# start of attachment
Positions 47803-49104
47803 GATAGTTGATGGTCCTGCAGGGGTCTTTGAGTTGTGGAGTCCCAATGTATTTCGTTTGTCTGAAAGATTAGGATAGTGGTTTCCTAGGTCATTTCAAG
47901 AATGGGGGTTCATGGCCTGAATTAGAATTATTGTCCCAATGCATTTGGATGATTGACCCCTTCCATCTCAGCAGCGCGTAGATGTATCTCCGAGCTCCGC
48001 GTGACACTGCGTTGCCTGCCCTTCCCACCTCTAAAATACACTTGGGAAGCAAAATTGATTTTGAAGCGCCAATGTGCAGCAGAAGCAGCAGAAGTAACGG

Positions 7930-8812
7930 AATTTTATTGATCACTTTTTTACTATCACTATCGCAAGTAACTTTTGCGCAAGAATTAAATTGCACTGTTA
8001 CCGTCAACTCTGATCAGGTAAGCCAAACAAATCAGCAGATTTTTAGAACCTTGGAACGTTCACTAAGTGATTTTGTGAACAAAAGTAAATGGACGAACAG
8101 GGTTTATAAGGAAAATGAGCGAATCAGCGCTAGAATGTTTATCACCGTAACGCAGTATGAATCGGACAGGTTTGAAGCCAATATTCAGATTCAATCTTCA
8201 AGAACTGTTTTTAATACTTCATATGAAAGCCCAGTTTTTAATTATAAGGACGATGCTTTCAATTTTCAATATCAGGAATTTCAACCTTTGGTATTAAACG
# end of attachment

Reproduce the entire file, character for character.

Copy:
Positions 47803-49104
47803 GATAGTTGATGGTCCTGCAGGGGTCTTTGAGTTGTGGAGTCCCAATGTATTTCGTTTGTCTGAAAGATTAGGATAGTGGTTTCCTAGGTCATTTCAAG
47901 AATGGGGGTTCATGGCCTGAATTAGAATTATTGTCCCAATGCATTTGGATGATTGACCCCTTCCATCTCAGCAGCGCGTAGATGTATCTCCGAGCTCCGC
48001 GTGACACTGCGTTGCCTGCCCTTCCCACCTCTAAAATACACTTGGGAAGCAAAATTGATTTTGAAGCGCCAATGTGCAGCAGAAGCAGCAGAAGTAACGG

Positions 7930-8812
7930 AATTTTATTGATCACTTTTTTACTATCACTATCGCAAGTAACTTTTGCGCAAGAATTAAATTGCACTGTTA
8001 CCGTCAACTCTGATCAGGTAAGCCAAACAAATCAGCAGATTTTTAGAACCTTGGAACGTTCACTAAGTGATTTTGTGAACAAAAGTAAATGGACGAACAG
8101 GGTTTATAAGGAAAATGAGCGAATCAGCGCTAGAATGTTTATCACCGTAACGCAGTATGAATCGGACAGGTTTGAAGCCAATATTCAGATTCAATCTTCA
8201 AGAACTGTTTTTAATACTTCATATGAAAGCCCAGTTTTTAATTATAAGGACGATGCTTTCAATTTTCAATATCAGGAATTTCAACCTTTGGTATTAAACG